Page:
Bonoff first met Edwards 40 years ago at age 16. The duo has been reunited multiple times since, through Ronstadt: in the mid ’70s when Edwards produced Bonoff’s debut album, then again in the early ’90s when they reformed their original band, Bryndle.
Currently residing in Santa Barbara, the duo is constantly asked to lend their collective musical might to various local causes. But the issue of Naples is one that is particularly dear to Bonoff. And though she was unable to make the coastal tour that has led to Friday’s show, she is quick to explain her own unique perspective about the Naples debate.
“I have flown over it many times,” laughed Bonoff. “When you are flying out of Santa Barbara you fly right over Naples and you get to see just how pristine it really is. I get asked to do all sorts of stuff, but when it is something that I really care about personally, I am only too pleased to be added to the list. To think of that being developed is horrendous. It is really amazing to think of just how undeveloped that whole area is. It’s the last natural coastal enclave in all of southern California. We can’t let them ruin that.”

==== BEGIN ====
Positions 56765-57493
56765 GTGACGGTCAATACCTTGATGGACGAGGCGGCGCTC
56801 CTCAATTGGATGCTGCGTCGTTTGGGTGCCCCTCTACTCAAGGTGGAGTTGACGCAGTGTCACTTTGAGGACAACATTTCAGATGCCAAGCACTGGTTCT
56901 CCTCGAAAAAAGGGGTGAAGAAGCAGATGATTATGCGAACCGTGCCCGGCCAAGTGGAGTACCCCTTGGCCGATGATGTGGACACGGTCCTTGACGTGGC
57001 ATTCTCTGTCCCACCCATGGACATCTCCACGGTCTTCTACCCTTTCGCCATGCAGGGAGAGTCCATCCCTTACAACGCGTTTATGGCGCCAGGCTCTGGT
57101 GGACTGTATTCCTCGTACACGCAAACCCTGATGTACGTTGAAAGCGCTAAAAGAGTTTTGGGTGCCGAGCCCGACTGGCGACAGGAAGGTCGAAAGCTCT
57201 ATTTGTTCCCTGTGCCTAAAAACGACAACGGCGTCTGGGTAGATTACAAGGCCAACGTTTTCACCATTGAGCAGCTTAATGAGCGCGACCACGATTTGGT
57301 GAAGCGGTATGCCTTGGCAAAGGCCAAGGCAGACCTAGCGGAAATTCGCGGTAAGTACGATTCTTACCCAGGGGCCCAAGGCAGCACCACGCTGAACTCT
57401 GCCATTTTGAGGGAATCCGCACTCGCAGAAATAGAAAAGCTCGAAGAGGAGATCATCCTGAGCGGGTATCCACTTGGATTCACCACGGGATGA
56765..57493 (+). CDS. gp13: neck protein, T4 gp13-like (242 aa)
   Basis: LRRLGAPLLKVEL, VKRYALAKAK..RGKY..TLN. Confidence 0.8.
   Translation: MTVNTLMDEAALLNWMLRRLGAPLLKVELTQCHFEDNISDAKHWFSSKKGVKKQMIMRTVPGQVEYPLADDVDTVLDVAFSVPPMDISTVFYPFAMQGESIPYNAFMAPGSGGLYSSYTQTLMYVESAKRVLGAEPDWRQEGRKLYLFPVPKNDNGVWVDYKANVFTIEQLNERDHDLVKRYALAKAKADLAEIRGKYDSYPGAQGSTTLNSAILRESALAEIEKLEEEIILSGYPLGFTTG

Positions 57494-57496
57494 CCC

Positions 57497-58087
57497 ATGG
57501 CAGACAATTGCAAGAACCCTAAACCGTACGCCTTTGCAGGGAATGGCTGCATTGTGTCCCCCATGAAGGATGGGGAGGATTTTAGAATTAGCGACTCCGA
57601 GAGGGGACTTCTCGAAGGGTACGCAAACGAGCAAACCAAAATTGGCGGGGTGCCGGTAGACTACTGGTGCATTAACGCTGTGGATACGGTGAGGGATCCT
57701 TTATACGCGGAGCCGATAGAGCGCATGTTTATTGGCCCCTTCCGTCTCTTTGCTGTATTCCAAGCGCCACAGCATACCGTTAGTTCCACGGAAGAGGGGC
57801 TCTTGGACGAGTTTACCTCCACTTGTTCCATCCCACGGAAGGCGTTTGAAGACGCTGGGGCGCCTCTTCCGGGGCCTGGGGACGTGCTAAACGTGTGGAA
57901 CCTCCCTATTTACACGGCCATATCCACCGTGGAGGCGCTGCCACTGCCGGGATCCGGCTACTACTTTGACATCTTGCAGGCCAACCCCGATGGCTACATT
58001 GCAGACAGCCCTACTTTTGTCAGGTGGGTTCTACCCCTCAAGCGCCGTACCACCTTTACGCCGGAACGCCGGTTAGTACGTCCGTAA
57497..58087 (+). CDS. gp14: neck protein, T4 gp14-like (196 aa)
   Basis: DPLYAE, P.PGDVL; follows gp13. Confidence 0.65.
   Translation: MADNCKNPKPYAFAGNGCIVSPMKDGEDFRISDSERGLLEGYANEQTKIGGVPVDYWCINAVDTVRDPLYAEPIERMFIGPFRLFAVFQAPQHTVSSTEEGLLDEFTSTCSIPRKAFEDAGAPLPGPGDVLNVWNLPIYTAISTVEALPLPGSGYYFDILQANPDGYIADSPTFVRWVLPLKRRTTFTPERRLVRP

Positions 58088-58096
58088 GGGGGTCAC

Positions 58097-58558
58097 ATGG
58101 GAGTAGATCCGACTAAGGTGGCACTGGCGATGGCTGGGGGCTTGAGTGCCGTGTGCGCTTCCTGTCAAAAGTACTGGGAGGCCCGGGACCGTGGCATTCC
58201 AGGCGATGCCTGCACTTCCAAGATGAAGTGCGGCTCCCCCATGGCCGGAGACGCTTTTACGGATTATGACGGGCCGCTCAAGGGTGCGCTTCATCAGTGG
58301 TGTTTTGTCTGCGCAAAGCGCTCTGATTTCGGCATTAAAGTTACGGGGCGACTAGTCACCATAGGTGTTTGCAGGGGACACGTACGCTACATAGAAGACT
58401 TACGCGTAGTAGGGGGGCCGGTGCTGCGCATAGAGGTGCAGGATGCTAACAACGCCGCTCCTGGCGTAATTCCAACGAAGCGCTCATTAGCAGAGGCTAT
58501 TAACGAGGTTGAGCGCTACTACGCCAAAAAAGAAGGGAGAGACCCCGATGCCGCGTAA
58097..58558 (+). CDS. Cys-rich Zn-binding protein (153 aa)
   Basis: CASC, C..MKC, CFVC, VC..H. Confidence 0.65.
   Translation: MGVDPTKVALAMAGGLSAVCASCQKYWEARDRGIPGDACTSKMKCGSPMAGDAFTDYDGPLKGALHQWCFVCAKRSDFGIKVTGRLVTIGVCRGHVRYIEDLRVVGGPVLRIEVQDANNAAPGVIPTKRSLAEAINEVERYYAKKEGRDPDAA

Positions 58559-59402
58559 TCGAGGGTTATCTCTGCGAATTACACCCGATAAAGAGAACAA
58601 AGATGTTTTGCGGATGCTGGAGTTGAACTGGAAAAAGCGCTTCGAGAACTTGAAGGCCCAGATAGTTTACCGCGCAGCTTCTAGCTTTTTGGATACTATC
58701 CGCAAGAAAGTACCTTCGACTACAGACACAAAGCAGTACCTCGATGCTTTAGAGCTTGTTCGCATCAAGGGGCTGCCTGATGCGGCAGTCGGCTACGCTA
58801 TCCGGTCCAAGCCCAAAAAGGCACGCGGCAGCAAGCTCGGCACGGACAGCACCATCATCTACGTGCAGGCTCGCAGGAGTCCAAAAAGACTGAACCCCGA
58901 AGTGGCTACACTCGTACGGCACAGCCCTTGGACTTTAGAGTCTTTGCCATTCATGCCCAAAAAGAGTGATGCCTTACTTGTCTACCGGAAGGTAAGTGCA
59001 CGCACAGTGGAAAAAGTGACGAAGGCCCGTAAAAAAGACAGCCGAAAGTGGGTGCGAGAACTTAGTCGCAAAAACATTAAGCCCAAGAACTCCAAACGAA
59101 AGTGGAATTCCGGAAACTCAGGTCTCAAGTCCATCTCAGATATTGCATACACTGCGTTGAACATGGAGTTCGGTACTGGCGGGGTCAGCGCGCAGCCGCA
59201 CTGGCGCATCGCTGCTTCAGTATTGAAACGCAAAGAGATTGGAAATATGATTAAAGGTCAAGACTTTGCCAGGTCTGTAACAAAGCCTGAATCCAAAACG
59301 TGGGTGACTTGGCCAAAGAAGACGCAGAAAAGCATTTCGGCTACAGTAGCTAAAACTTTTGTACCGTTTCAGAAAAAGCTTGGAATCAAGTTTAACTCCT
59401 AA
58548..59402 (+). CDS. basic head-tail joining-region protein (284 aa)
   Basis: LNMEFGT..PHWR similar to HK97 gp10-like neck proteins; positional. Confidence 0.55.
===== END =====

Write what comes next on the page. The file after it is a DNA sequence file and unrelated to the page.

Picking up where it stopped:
The third annual Cash for the Coast benefit concert takes place this Friday, March 21, at the Lobero Theatre at 7 p.m. Call 963-0761 or visit lobero.com for ticket info.